[Editorial note: We’ve become aware of Casey Affleck’s shameful behavior. The author of this piece discusses it in full here.]
Golden Globe nominations were released last month, a slew of them going to Manchester by the Sea (five, to be exact). The one that has the most weight, in my opinion, is Casey Affleck’s nomination as Best Actor in a Drama Motion Picture, and definitively confirms, based on science, that Casey Affleck > Ben Affleck.
Yes, Ben has been in the film world for longer, had more starring roles, even produced Manchester, and we 90s children will never forget how he was betrayed in Pearl Harbor. But Casey has proven his abilities in Gone Baby Gone and The Assassination of Jesse James by the Coward Robert Ford, and now he solidifies his acting chops in this two-plus-hour film.
Manchester by the Sea, so named because of its location in a small coastal town in New England, is a convergence of several sad tales, with Affleck’s portrayal as a perfect portrait of grief. When Lee Chandler, Affleck’s character, gets the news that his brother has died, he returns to his hometown to deal with the ever-awkward logistics of funerals and his brother’s high-school-aged son.
The audience can see that Chandler is reserved, guarded, and even rude in his day-to-day interactions, but we don’t know why until he returns home. As more and more of Chandler’s past with his ex Randi, expertly played by Michelle Williams (though I don’t know why they had to give her that haircut), the beginning of the film takes on a new dimension. It’s a film that can be watched repeatedly with more gleaned each time.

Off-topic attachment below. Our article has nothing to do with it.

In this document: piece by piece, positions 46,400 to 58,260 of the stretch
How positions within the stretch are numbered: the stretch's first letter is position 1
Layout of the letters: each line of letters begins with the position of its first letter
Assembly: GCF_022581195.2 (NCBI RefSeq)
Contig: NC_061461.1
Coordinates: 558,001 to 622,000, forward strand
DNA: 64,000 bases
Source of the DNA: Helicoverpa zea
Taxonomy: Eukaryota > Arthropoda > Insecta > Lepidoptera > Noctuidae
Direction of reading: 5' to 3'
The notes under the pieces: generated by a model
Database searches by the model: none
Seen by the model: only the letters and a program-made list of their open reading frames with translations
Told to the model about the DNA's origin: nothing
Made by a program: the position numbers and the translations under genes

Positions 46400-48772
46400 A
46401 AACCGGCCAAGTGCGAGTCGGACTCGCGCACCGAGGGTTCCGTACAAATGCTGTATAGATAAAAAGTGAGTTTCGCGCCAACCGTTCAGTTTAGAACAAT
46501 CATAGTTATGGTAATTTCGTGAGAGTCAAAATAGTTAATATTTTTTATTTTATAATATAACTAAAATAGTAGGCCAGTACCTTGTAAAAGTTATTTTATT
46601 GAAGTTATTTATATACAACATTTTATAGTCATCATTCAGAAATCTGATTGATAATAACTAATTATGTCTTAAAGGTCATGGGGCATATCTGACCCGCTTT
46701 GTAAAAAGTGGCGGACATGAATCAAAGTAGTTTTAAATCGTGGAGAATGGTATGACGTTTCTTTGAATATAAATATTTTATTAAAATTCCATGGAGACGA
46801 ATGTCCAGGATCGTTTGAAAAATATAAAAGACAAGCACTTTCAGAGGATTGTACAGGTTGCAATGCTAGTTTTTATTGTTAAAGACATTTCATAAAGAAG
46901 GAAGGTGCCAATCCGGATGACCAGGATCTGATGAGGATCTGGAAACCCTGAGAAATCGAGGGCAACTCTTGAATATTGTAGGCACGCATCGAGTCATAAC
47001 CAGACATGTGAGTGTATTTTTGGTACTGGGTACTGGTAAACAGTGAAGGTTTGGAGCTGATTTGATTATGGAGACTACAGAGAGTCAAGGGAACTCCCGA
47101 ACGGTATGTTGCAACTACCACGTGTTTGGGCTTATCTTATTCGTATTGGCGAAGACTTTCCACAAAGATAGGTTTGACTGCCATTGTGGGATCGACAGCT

To that end, it’s important to note that this is not a plot-driven, action-ridden movie. It’s a slow retrospective on grief of all kinds—at the loss of family, friends, and community. I’m a fan of these procedural, aesthetic looks into normal life (see “Why the Slow Burn of Bloodline Is Worth It”). You have been warned.
Affleck has the rare ability to be on screen but not take up too much attention. He can fade into the background while being the camera’s focus. Affleck’s character has become a shell of who he used to be, and that is incredibly clear in the minutia of his inflections and empty stares. Perhaps it’s because of his self-proclaimed discomfort with celebrity life that he does not come off as overacting. Perhaps it’s easiest to be “the other Affleck” and continually surprise people with his talent.
What saves Manchester from being plain depressing is the humor sprinkled throughout the script, played out with beautiful comedic timing. This is particularly well done in Affleck’s scenes with Lucas Hedges, who plays his teenage nephew. The humor is at times dark, but it is real, and is not afraid to take risks.
In a scene with Michelle Williams, which one could consider the climax of the plot, Affleck encounters her and the two confront the grief between them after some time has passed. They are both raw and real, almost too real for the viewer to watch. Williams has so much to say that it tumbles out of her in disorder. Affleck attempts to tamp down the conversation, to stop her from expressing herself, and his bursts of sadness and incomplete phrases show that he cannot possibly handle what she has to say in that cold, frozen moment in the street.
Manchester by the Sea is a harrowing film set against a beautiful but desolate backdrop. Affleck’s performance will haunt you in its delicacies and I’m confident that by the end of it, you’ll be Team Casey.